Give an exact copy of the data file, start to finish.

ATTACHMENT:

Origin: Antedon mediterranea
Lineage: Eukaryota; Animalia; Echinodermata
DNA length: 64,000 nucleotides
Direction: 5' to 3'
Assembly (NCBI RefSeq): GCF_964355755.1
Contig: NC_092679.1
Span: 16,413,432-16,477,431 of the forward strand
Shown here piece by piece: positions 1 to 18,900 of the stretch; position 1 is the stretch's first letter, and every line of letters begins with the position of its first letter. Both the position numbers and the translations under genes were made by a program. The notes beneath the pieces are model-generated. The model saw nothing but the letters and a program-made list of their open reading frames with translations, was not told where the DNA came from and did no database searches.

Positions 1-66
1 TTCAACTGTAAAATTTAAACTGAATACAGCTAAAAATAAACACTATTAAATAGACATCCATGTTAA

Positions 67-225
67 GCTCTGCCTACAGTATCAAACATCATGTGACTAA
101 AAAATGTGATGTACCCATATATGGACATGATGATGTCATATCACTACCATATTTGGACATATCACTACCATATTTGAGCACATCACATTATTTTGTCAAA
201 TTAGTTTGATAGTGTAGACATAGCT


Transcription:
Origin: Antedon mediterranea
Lineage: Eukaryota; Animalia; Echinodermata
DNA length: 64,000 nucleotides
Direction: 5' to 3'
Assembly (NCBI RefSeq): GCF_964355755.1
Contig: NC_092679.1
Span: 16,413,432-16,477,431 of the forward strand
Shown here piece by piece: positions 1 to 18,900 of the stretch; position 1 is the stretch's first letter, and every line of letters begins with the position of its first letter. Both the position numbers and the translations under genes were made by a program. The notes beneath the pieces are model-generated. The model saw nothing but the letters and a program-made list of their open reading frames with translations, was not told where the DNA came from and did no database searches.

Positions 1-66
1 TTCAACTGTAAAATTTAAACTGAATACAGCTAAAAATAAACACTATTAAATAGACATCCATGTTAA

Positions 67-225
67 GCTCTGCCTACAGTATCAAACATCATGTGACTAA
101 AAAATGTGATGTACCCATATATGGACATGATGATGTCATATCACTACCATATTTGGACATATCACTACCATATTTGAGCACATCACATTATTTTGTCAAA
201 TTAGTTTGATAGTGTAGACATAGCT